“It is my understanding that the FAA is holding over twenty press conferences across the country to speak about air traffic control contract negotiations, which officially started today. This highly coordinated media assault is a disappointing indication of how much time and energy the FAA is prepared to expend in attacking air traffic controllers – time and energy that would be so much better spent actually engaging in a good faith negotiation on how best to ensure the safety and modernization of our aviation system.

STARS Fails at Syracuse and Help from FAA is Nowhere to Be Found
Wed, Jul 6, 2005

The failure of the Federal Aviation Administration to adequately staff its Syracuse, N.Y., Tower and Terminal Radar Approach Control (TRACON) facility with enough equipment technicians turned a relatively routine failure of the Standard Terminal Automation Replacement System last Friday, July 1, into a 17-hour shutdown of the radar display system that reduced the margin of safety.

FAA Evades Mineta's Guidance, Denies Education to Employees' Kids
Tue, Jul 5, 2005

The Federal Aviation Administration is blatantly ignoring clear guidance from Transportation Secretary Norman Mineta by continuing to deny children of its employees in Puerto Rico and Guam access to the Department of Defense school system. This is happening despite Secretary Mineta’s determination one year ago that local schools in Puerto Rico and Guam are not appropriate for the dependents of FAA employees because the curriculum is not taught in English. The only access to public education taught in English is through the schools provided by the Department of Defense.

FAA to Controllers Looking out for Safety: You're Dismissed!
Fri, Jul 1, 2005

In a move that further jeopardizes the safety and efficiency of America’s aviation system, the Federal Aviation Administration has terminated a vital program that ensured critical cooperation between America’s air traffic controllers and the agency. The move, which comes against the recommendations of the Government Accountability Office and coincides with a House of Representatives’ vote against reckless agency cuts, is just the latest attack on the previously productive partnership between air traffic controllers and the FAA.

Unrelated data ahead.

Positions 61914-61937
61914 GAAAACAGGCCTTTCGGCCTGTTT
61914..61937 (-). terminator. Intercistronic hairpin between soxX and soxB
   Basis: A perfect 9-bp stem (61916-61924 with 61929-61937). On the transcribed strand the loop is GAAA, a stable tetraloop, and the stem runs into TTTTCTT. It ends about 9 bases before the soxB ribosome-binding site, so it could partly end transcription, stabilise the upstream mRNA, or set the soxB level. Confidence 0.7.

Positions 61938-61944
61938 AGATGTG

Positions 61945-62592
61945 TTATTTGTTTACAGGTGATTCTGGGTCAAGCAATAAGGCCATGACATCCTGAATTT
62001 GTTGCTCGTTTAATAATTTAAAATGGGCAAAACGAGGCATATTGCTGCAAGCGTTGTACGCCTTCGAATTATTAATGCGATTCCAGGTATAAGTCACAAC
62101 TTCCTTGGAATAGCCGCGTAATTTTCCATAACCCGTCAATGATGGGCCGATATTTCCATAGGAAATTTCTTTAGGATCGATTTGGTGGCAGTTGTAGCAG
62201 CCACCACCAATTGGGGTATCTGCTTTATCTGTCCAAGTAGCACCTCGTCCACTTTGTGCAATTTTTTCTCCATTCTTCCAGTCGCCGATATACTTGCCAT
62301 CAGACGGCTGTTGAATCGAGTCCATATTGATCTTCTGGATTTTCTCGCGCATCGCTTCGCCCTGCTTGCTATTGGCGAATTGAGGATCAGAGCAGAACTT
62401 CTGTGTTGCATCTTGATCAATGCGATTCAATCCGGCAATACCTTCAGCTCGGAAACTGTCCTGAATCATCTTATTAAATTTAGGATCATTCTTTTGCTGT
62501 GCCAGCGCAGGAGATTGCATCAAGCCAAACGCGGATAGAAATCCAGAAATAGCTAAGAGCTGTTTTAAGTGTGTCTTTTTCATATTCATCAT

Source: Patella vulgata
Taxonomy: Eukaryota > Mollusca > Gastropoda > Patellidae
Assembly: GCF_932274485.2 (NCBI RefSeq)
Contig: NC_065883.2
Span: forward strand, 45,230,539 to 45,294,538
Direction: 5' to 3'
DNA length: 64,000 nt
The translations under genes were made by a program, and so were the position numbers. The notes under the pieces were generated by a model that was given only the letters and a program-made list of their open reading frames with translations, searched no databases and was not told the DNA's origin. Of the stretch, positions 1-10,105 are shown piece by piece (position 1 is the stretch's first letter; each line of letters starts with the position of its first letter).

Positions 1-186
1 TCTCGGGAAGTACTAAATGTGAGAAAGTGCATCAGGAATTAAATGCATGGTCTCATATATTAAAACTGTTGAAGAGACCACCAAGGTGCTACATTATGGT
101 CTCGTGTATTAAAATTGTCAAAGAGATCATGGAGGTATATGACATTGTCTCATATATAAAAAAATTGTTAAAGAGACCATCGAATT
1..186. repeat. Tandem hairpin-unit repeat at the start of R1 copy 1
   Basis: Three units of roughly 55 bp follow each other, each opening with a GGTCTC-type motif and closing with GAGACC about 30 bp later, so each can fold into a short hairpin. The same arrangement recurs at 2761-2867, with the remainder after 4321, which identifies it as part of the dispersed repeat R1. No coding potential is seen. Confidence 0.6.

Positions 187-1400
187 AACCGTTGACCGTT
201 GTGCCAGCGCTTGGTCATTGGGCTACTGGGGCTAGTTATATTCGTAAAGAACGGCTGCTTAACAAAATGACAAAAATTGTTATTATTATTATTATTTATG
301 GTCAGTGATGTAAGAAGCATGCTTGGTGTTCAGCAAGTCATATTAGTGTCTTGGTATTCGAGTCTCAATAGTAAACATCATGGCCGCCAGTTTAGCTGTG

New Boston Approach Control Besieged With Equipment Problems
Tue, Jun 28, 2005

Boston Terminal Radar Approach Control (TRACON), the country’s newest Federal Aviation Administration consolidated facility, is suffering from numerous problems and technical failures related to radio and land-line communications as well as the Standard Terminal Automation Replacement System (STARS), which is becoming not only a source of daily concern to air traffic controllers at the 18-month-old facility but an aviation safety concern as well.

NATCA Honors Rep. James Oberstar With “Sentinel of Safety” Award; Boston TRACON Controller Ken Hopf Wins “President's Award”
Tue, May 17, 2005

The National Air Traffic Controllers Association saluted Rep. James Oberstar, D-Minn., with the first “Sentinel of Safety” award and Boston Terminal Radar Approach Controller Ken Hopf with the first “President’s Award” for the most outstanding flight assist of 2004 during a banquet Monday evening.

Outstanding Controllers Saluted With "Archie League Medal of Safety" Award
Mon, May 16, 2005

WASHINGTON - The National Air Traffic Controllers Association today is saluting the best examples of air traffic controllers who displayed extraordinary skill to ensure safety in critical situations in 2004 with its first annual "Archie League Medal of Safety" awards.

Air Traffic Controllers Go to Capitol Hill to Press Issues "Beyond the Scope;" Message to Members of Congress: Reductions in Service are Reductions in Safety